The 2016 presidential elections are proving pivotal in U.S. history, although not just for the self-proclaimed socialist-democrat Bernie Sanders, the feminist squabble unfolding around Hillary Clinton, or the larger-than-life wild card Donald Trump.
The elections are revealing more dramatically than ever the corrosive effect of big money on the U.S.’s decayed democracy. In a country founded on the principle that every citizen has an equal voice and an equal vote, how is money stealing center stage in U.S. elections?
Following Citizens United v. FEC, SpeechNow.org vs. FEC, and McCutcheson v. FEC, corporations and the wealthiest in society have been granted the legal right to raise and spend as much money as they want on political candidates. The infamous super PACs and political nonprofit groups emerged in the wake of these cases. The 2012 elections were consequently the most expensive in U.S. history, and the 2016 elections are predicted to cost even more. Our country is in crisis as the voices of the 99% are lost to the rich, the powerful, and the few. But what does all of this money have to do with American militarism? Why do I as a member of the peace movement care, and why should other peace people care too?
I care because war is about money too. While millions of people all over the world are being killed and injured by wars and violence, a small few are making billions from the neverending war machine.
The military-industrial sector of the economy spends many millions on political campaigns, targeting House and Senate members who sit on the Armed Forces and Appropriations Committees. These manufacturers strategically have factories in every Congressional district so that they are favorable to members of Congress for providing jobs to their constituents. Due to their strong and strategic lobbying efforts, weapons manufacturers have secured the 5 largest contracts made by the federal government for the last 7 years. In 2014, the U.S. government gave a total of over $90 billion to Lockheed Martin, Boeing, General Dynamics, Raytheon, and Northrop Grumman. During the Iraq war, weapons manufacturers and a small group of other corporations that provided war related services made billions on contracts from the federal government. This included Halliburton, whose former CEO was Dick Cheney, the vice-president at the time who continued to receive money from the company as he helped Bush wage a costly, unjustified, and illegal war.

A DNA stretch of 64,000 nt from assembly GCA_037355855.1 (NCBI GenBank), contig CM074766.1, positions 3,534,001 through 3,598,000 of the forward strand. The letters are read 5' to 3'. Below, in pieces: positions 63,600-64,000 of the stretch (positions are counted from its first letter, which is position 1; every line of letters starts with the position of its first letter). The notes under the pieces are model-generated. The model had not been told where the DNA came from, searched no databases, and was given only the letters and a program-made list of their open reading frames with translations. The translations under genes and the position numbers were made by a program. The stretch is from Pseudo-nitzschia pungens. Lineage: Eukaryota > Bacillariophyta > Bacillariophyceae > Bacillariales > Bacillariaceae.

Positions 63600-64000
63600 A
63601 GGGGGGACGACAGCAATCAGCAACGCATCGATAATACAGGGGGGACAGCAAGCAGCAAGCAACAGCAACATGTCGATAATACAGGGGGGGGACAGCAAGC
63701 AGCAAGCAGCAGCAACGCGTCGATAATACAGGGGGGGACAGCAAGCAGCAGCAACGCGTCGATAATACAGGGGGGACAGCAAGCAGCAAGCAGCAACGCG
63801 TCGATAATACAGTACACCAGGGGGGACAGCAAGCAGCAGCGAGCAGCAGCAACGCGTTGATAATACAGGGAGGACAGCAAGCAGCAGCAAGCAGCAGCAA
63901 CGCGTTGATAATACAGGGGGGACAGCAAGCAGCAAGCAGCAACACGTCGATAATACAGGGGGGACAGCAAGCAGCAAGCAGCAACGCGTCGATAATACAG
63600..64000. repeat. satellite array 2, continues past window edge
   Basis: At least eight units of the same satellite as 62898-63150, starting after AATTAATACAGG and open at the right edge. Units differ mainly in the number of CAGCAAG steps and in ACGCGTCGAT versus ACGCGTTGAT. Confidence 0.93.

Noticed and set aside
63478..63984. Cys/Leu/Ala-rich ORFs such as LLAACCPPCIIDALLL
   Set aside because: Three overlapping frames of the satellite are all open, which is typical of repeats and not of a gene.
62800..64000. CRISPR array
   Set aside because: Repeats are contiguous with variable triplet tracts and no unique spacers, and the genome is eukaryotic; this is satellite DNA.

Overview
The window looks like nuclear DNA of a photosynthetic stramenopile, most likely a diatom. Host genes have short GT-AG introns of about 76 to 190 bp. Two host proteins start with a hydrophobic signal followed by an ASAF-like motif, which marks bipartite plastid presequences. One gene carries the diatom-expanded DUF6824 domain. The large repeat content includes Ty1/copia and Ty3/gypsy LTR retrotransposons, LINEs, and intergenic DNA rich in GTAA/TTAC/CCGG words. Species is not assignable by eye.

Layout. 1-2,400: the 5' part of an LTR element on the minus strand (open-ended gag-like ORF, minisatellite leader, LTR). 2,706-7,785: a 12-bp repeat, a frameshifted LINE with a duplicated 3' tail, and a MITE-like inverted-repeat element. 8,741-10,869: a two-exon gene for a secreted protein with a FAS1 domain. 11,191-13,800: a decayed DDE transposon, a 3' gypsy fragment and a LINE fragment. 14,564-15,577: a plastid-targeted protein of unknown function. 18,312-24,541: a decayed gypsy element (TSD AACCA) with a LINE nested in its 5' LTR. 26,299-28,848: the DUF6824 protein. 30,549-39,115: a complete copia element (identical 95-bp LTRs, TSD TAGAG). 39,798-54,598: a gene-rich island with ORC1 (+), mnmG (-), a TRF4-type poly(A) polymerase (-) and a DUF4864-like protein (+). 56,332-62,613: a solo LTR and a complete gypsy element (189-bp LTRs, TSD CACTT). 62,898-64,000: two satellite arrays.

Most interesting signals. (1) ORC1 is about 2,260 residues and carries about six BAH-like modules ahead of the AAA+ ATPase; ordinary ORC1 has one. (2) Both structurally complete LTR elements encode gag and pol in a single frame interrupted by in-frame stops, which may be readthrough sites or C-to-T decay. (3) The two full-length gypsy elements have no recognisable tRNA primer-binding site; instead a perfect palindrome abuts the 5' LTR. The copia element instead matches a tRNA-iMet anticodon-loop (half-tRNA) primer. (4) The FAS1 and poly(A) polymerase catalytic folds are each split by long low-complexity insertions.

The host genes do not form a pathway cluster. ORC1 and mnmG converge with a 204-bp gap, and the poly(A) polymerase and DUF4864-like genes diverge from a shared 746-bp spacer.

The power of these war profiteers is clear in the U.S. defense budget. Military and war spending has been one of the top three biggest federal programs since 2000. Billions of taxpayer dollars go towards Overseas Contingency Operations, a line item that first entered the federal budget process as a way for Bush to continue to fund the U.S. wars in Afghanistan and Iraq. Despite widespread criticism, OCO funding continues to bypass spending caps and funnel unchecked money towards military spending, with the 2017 budget proposal including another $59 billion for the “Pentagon slush fund.” The amount spent on our military year after year is substantially greater than that on education or energy and environment. In a scathing article in U.S. Uncut, Tom Cahill points out that the same $1.45 trillion that the U.S. has spent on Lockheed Martin’s F-35 jets that are riddled with software and hardware issues could have provided tuition-free public higher education for every student in the U.S. for the next 23 years.
Given all of this, how can anyone justify war?
Some will say because of the jobs that the military creates, although a $1 billion investment in military spending creates only 11,600 jobs compared to 29,100 for the same investment in education. Some will say it’s to make U.S. citizens safer, although aggressive U.S. military response following 9/11–invasions of Iraq and Afghanistan, NATO bombing of Libya, drone strikes in Pakistan and Yemen–has only further destabilized the region, opening the doors to Islamic terrorist groups like ISIS to harness control with the collapse of legitimate governments.
War is and always has been a money game played by a few but paid for by the rest. The U.S. Supreme Court has sold the freedom of its citizens to the greedy and the wealthy. Weapons manufacturers and other military-dependent corporations wine and dine elected officials to make sure war is prioritized above all else. And U.S. citizens pick up the trillion-dollar bill.
There will be no tip, but we’ve reached our tipping point. CODEPINK is joining hundreds of other endorsing organizations from the peace, labor, environment, Black Lives Matter, and other social justice movements along with thousands of individuals in a series of direct actions this April. In Democracy Spring / Democracy Awakening we are reclaiming our democracy and calling for big money out of politics. Join us to release the chokehold the military-industrial complex has on our political system, and to re-prioritize humanity & diplomacy over profit & death.
Rebecca Green is a CODEPINK outreach coordinator.